Zurich FP Afternoon:
|When:||Thursday, Aug 29th 2013|
|Hours:||13:00 ~ 18:00|
|Where:||ETH, Zurich, Switzerland|
|When:||Friday, Aug 30th 2013 – Sunday, Sep 1st 2013|
|Hours:||09:00 ~ 20:00|
|Where:||Erudify, Zurich, Switzerland|
Switzerland has its own power sockets. We can't provide converters for everybody so make sure to bring one along. Do note that the Europlug will fit in a Swiss power socket. There's an electronics shop Fust Center Eschenmoser very near our office where you can buy converters.
On Thursday, 29 August 2013 the Zurich HaskellerZ Meetup group will hold the "Zurich FP Afternoon". This will be a half-day event consisting of talks themed "Functional Programming in Industry". It will be held at ETH and will start with a keynote from Simon Marlow!
The Zurich FP Afternoon is followed by ZuriHac 2013, a three day Haskell Hackathon from Friday, 30 August until Sunday, 1 September hosted at the Erudify offices.
The Haskell Hackathon is an international, grassroots collaborative coding festival with a simple focus: build and improve Haskell libraries, tools, and infrastructure.
This is a great opportunity to meet your fellow haskellers in real life, find new contributors for your project, improve existing libraries and tools or even start new ones!
See ZuriHac for previous Hackathons in Zurich.
Erudify will host the Hackathon.
Google Switzerland are providing financial and food support
ETH will host the Zurich FP Afternoon.
- 19 August 2013
- Google Switzerland is an official co-sponsor of ZuriHac 2013.
This enables us to give all attendees this free T-shirt:
and free food and drinks during the FP Afternoon!
- 24 July 2013
- Completed speakers schedule for the FP Afternoon.
- 10 June 2013
- Registration is now open!
To register please fill in the form.
- The Zurich FP Afternoon will be hosted at ETH, building: CAB, room: G61, address: Universitätstrasse 6, Zürich.
- ZuriHac will be hosted at the Erudify offices, Grüngasse 19, Zürich.
5.1 Getting around
Local transport links:
Getting to the FP Afternoon Talks on the 29th from the Airport
Follow signs to the Tram 10 from the Airport arrivals. Take the Tram 10 direct to the stop "ETH/Universitätsspital"
Getting to the Zurich Youth Hostel from the Airport
Take any train that stops at Zurich Bahnhof Hardbrücke, transfer to the 33 Trolley bus going direction Morgental. Take 33 to Jugendherberge and you will see the Hostel.
Getting from the Youth Hostel to the FP Afternoon Talks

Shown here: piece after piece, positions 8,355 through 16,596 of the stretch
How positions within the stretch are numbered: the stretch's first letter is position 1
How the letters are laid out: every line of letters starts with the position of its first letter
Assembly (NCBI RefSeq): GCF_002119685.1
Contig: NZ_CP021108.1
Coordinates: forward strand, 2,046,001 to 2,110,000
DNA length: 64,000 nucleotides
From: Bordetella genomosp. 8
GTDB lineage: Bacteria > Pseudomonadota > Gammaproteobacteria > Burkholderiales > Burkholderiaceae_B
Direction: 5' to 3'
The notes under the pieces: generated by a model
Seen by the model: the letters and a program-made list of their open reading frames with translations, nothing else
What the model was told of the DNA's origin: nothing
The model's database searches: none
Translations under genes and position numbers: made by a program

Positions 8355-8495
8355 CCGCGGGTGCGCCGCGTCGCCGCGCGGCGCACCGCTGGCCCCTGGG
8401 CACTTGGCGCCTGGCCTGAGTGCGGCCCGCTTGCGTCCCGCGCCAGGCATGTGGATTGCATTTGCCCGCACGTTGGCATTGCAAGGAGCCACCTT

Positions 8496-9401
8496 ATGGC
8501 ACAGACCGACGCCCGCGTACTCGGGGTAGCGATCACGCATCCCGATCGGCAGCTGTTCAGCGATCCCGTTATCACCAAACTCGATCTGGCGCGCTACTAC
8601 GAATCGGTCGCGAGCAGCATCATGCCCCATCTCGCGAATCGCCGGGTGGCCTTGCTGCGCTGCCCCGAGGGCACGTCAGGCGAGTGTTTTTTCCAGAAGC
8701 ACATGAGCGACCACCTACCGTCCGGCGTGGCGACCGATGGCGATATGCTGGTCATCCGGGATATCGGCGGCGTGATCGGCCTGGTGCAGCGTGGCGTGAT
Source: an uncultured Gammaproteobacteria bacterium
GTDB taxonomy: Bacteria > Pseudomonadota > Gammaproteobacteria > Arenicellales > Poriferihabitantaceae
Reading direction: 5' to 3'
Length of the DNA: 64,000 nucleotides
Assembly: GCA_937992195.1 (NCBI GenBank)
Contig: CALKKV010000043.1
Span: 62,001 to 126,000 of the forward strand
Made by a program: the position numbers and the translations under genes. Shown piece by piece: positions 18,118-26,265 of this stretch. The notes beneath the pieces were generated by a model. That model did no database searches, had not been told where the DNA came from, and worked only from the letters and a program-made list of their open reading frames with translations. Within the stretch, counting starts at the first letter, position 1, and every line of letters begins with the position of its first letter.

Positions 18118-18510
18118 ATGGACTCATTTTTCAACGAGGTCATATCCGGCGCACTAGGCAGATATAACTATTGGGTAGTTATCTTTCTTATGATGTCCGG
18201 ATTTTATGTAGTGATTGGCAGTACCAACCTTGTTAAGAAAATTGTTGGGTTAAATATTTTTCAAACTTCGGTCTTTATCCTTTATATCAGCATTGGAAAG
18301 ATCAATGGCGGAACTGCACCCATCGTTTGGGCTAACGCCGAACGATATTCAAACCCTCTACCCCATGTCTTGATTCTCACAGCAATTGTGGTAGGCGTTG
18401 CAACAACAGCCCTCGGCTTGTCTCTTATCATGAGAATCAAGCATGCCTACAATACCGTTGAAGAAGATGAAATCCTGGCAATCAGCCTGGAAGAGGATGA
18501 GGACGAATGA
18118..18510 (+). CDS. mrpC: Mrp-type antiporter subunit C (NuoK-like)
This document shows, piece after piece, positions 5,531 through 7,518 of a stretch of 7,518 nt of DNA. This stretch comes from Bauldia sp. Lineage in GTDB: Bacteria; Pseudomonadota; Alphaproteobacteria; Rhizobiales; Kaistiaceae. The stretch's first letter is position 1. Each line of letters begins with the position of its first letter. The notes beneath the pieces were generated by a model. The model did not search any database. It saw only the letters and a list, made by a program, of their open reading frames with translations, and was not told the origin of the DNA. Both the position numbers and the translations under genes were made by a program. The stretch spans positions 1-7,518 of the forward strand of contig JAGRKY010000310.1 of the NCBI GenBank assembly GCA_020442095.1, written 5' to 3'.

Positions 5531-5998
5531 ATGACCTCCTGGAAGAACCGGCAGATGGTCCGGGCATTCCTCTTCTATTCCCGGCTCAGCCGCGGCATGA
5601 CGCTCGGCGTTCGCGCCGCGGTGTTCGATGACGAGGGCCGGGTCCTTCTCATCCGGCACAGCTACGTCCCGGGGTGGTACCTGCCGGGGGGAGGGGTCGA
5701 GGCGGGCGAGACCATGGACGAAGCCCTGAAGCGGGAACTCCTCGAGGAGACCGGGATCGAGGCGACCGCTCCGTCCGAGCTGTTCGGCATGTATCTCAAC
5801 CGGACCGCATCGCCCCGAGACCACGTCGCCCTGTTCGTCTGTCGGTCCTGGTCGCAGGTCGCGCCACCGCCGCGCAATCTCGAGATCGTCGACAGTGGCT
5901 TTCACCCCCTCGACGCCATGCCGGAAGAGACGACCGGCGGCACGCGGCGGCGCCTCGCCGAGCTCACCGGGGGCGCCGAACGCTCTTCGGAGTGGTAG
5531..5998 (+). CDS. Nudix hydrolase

Walk to Morgental and take the number 7 Tram direction Bahnhof Stettbach. Change to the Number 10 or Number 6 Tram at the stop "Central" (direction Flughafen/Oerklion and Zoo) and get off at "ETH/Universitätsspital"
A note on day tickets:
Day tickets in Zurich run for 24 hours and can be used on all forms of transport, bus, train, tram.
We have spoken with the local Youth Hostel in Zurich and they will be able to group Haskellers together if you mention the code "ZuriHac2013" when booking and when you check in.
The website to book is here http://www.youthhostel.ch/en/hostels/zurich
Please be advised we do not have a hold on rooms so you should book sooner rather than later if you will attend! Erudify and the Youth Hostel can't guarantee space
The Hostel has good public transport links to the Hackathon and downtown Zurich.
Transport between the Hostel and Hackathon is very easy with the Trolley Bus 33.
6.1 FP Afternoon
|13:00||Registration||Food and drinks provided by Google|
|13:30||Simon Marlow||Keynote: The Haxl Project at Facebook|| Writing code in an environment as large and complex as Facebook involves talking to many different back-end services, including databases, search engines, caches, and so forth. Each of these data sources has different characteristics and requires different access patterns to make best use of its resources. Typical front-end code will need to access many of these resources concurrently, but the programmer doesn't want to be concerned with the details of how best to access each resource. Moreover, we want to be able to write our code in a modular way and yet have concurrent accesses to the back-end services automatically batched and overlapped for us.